Our mediawallahs do a superb job in sensationalizing worthless news items. Sadly, the important and relevant pieces of news which definitely have an impact on us and our nation are relegated to the pages 5 and 6. One such news piece is on what is happening in Nepal today. Here is a 10 point cheat sheet on this issue-
1. Modern Nepal came into existence in the 18th century with the ascension of the Shah dynasty. The emergence of British in India resulted in the Anglo-Nepal war that ended in the highly resented treaty of Sugauli, which ceded nearly 1/3rd of Nepal (Kumaon, Garwhal, Sikkim) to India. A period of factionalism in the Royal court followed, and the Shahs themselves were reduced to titular position by the Ranas who claimed hereditary Premiership.
2. India and Nepal signed the Treaty of Peace and Friendship in 1950. For years thereafter, this treaty, in the eyes of the Nepalese, became a symbol of everything that was wrong in Indo-Nepalese relations. The treaty is viewed as unequal by Nepalese as it allowed Indians to buy lands and run businesses in Nepal, resulting in huge Indian influence in economic sphere.
3. A democratic movement took shape against the excesses of the Ranas. This enabled the return of the Shahs to Kathmandu. The Shahs toyed with the idea of democracy for a while before replacing it with a party-less Democratic structure known as Panchayat.
4. Sikkim’s entry into India in 1975, unruffled the Nepalese, who openly protested against the India Nepal peace and friendship treaty. There was even a proposal to convert Nepal into a Zone of peace between India and China. While the proposal was scorned by the Indian establishment, it won support from Pakistan, China and 112 nations.
5. Although elements of the Peace and Friendship treaty were modified, they failed to please the Nepalis. Things came to a head in 1989, when the treaty was allowed to lapse. India imposed an economic blockade on Nepal for 13 months which brought Nepal to a grinding halt. There were also massive pro-democracy protests around this time in Nepal, forcing King Birendra to accept Parliamentary democracy The new government revived Indo-Nepal ties and signed fresh treaties that accommodated some Nepali concernes.
6. Economic and political strife in Nepal saw the birth of Maoist insurgency in the mid 1990s. In 2001, crown Prince Dipendra went on a shooting spree and butchered the Nepali royal family. King Gyanendra, who was neither as likable nor as tactful as his Brother Birendra took charge. The Maoist insurgency soared during this time, forcing Gyanendra to suspend democracy, resulting in fierce pro democracy protests. By the end of 2006, the powers of the King had been severely curtailed and in 2008, Kingship was abolished all together. India’s support for the democracy movement made her a darling among the Nepalese masses.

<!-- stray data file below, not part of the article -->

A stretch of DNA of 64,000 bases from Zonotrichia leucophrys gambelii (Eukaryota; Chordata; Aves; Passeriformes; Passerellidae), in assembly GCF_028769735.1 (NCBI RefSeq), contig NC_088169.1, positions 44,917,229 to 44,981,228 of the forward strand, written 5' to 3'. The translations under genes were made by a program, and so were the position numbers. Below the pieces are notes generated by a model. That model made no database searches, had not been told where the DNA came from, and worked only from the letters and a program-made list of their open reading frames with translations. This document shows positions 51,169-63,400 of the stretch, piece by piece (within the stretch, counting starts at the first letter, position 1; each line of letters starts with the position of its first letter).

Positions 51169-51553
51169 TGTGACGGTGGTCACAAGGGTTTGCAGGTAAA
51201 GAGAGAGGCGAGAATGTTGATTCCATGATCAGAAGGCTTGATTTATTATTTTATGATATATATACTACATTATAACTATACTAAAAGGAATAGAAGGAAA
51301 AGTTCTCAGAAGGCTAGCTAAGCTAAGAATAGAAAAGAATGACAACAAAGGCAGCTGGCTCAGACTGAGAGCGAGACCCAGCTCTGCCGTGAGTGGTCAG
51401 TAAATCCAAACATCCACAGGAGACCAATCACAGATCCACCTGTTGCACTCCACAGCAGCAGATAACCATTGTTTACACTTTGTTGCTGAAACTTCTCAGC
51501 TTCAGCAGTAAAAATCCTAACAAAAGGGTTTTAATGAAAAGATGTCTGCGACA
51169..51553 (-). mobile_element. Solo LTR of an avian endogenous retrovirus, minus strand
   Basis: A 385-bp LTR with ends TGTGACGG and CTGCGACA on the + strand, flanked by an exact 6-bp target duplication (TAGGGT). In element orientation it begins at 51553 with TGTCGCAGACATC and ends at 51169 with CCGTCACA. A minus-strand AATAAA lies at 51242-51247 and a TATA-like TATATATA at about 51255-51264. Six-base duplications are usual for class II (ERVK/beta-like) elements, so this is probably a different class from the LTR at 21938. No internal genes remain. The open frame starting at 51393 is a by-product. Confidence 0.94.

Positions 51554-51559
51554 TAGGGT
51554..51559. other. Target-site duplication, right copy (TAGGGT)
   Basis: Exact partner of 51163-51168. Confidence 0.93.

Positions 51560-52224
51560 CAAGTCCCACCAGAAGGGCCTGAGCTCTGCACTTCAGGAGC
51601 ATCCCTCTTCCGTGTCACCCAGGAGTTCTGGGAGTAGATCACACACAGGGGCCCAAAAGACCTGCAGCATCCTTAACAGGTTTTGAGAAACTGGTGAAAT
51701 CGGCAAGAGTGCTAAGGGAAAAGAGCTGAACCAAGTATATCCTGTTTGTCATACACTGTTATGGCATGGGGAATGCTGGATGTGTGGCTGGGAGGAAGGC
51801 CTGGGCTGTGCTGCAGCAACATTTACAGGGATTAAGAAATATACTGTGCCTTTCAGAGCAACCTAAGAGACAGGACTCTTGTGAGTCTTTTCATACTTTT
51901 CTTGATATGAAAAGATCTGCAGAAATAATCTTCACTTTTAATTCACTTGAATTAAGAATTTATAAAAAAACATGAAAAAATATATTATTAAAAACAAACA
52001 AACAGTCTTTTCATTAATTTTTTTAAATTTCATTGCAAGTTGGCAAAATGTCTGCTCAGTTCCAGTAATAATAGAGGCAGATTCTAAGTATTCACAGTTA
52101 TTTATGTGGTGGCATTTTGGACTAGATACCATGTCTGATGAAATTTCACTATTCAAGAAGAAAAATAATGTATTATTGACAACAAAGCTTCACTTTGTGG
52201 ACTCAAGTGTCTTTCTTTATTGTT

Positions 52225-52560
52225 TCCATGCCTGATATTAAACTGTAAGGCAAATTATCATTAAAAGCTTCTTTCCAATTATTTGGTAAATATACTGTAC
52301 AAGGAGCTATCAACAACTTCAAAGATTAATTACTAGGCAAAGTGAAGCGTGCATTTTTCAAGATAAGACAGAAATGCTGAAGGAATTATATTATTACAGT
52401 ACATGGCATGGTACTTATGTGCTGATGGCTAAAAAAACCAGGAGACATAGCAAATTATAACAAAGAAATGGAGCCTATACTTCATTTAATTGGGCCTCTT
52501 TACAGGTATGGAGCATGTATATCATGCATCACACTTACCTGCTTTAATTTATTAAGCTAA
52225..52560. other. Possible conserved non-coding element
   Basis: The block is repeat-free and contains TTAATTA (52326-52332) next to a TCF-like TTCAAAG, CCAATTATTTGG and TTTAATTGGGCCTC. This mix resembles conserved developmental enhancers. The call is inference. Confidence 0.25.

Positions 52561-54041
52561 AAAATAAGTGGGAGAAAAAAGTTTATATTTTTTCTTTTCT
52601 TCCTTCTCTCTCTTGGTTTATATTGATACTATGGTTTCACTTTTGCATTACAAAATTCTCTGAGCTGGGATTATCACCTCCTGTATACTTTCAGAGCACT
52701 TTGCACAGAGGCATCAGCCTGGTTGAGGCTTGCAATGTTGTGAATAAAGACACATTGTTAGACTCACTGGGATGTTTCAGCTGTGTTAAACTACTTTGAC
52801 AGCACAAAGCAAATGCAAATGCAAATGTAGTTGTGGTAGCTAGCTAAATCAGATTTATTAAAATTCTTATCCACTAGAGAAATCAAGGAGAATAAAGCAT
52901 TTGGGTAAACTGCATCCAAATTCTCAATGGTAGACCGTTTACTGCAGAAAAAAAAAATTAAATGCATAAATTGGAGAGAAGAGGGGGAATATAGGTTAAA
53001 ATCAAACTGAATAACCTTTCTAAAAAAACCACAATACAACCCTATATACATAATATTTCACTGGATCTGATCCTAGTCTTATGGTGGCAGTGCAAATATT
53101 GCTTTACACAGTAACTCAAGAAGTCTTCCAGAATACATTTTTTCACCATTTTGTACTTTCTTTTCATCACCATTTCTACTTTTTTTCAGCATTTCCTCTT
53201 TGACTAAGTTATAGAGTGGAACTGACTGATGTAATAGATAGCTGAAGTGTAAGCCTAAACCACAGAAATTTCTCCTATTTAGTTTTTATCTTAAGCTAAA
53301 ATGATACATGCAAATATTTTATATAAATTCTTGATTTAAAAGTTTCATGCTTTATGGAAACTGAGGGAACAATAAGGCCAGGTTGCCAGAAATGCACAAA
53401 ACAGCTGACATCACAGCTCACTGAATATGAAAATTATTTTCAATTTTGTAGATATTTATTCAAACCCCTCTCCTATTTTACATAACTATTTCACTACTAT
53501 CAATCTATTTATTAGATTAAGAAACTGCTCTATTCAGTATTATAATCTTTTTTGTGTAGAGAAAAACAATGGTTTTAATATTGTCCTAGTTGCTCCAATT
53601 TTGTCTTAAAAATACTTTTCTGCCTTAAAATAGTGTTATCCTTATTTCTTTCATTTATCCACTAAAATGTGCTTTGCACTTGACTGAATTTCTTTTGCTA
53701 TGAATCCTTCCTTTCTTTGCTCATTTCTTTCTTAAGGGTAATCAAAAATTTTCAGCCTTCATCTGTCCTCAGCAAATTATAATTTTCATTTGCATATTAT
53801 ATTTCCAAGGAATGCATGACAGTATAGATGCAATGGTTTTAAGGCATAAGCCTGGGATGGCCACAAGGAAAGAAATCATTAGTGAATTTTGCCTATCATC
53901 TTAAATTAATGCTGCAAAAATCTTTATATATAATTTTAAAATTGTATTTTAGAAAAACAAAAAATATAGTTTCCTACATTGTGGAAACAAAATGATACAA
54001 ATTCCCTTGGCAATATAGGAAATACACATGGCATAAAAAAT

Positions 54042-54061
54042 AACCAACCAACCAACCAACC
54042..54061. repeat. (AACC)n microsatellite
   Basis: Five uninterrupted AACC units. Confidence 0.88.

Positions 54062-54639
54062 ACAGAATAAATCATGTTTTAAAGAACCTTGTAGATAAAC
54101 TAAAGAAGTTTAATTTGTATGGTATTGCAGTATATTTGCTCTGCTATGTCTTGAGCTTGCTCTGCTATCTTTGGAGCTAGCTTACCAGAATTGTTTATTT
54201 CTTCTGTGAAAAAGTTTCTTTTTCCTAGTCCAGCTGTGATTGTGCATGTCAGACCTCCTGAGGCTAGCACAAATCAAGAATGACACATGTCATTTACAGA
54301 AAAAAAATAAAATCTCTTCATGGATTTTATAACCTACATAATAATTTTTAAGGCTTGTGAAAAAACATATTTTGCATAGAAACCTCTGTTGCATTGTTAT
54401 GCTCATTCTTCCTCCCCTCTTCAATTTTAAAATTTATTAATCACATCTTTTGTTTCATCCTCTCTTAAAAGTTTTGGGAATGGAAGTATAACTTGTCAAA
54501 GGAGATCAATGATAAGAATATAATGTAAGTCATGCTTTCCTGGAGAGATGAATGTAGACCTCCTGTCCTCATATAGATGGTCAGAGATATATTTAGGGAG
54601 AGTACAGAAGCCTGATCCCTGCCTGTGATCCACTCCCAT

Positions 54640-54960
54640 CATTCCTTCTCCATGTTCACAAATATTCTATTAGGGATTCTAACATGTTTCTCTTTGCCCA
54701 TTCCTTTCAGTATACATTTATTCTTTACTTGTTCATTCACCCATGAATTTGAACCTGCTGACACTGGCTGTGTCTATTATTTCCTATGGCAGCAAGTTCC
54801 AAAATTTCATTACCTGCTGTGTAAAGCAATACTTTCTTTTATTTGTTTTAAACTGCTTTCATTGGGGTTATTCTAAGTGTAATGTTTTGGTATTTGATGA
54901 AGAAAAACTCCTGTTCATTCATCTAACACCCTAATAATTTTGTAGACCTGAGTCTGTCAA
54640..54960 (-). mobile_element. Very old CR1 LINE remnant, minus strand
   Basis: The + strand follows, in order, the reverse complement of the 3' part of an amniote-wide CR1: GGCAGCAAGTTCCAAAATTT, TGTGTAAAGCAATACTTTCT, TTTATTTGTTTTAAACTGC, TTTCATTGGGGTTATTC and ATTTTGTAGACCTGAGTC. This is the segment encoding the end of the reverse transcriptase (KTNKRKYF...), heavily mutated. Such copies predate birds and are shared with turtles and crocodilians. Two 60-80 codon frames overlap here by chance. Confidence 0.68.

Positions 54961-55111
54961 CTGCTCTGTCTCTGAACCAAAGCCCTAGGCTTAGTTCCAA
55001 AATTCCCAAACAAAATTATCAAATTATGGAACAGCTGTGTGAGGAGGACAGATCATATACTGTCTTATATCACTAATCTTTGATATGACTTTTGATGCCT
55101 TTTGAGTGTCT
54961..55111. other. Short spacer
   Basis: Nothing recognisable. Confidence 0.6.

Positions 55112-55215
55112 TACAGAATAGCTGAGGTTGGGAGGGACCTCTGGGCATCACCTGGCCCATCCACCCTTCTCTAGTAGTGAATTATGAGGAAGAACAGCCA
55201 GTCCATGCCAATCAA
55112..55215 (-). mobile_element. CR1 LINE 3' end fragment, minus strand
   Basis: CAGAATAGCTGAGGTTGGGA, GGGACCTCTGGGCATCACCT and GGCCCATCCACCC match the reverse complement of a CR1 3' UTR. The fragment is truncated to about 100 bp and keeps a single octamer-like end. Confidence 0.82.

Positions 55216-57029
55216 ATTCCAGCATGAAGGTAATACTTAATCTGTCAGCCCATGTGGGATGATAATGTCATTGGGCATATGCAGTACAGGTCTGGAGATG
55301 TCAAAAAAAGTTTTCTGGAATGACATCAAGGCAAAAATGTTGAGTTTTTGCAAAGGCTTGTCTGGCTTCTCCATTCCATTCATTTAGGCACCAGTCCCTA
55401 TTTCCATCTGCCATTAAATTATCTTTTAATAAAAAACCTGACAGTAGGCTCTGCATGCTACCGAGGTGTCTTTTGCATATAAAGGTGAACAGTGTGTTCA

7. The constituent Assembly has been in place since 2008. The first assembly operated from 2008 to 2014, had Maoists as the largest group, in an fragmented assembly. The assembly declared Nepal to be a Federal Democratic Republic and set in place the positions of President & Prime Minister. However, it was unable to get a constitution in place, thereby necessitating the 2nd Constituent Assembly, which has Nepali Congress at the helm. India’s role in supporting the democratic transition was appreciated in general. However, Nepal continued to edge closer to China. Prachanda became the first Nepali leader to visit China before visiting India. Also, Indian leadership showed scant interest in visiting Nepal and marking their presence.
8. This changed with Modi’s November visit to Nepal. The visit, first by an Indian PM in 17 years, was marked by bonhomie and saw renewal of trust. T he general sentiment was that here was a man that the Nepalis could trust. Modi pledged non-interference in Nepal’s nation building efforts was welcomed by even the staunchest of India baiters in Kathmandu. Some part of the bonhomie, however, was undone by the Indian media in their disastrous coverage of Nepal’s earthquake, prompting, #GoHomeIndianMedia
9. Nepal’s constituent assembly is as fractured as ever even today. Of late, two main issues have resulted in protests. The first one deals with whether Nepal would be a Secular country, as was affirmed in 2007. This was challenged by the 4th largest party in the Constiuent Assembly and was reaffirmed by the Constituent Assembly yesterday, prompting protests. The other main source of protests is the Madhesis and the Janajatis who claim that the federalism proposal of the Consituent Assembly will club them with other entities and reduce them to minorities. This is the issue that has brought Nepal to a halt in recent days. India’s advise to Nepal has been to be patient ans take everyone along, something that has been notoriously difficult to implement in Nepal’s highly fractured polity.
10. So, what does all of this mean for India? A stable Nepal is an absolute must for India’s strategic objectives. Lately, many of India’s actions have been in line to keep Nepal on the right track, without overt interference. India and Nepal have had difficult relations in the past (Peace and Friendship treaty, Indian embargo, Hrithik Roshan statement controversy etc.).The Nepalese have a long list of grievances against India’s big brother attitude. This attitude is something that India must eschew. India will need to put all its diplomatic tact at work to ensure that Chinese influence in Nepal is curtailed and that Nepal remains a solid Indian ally.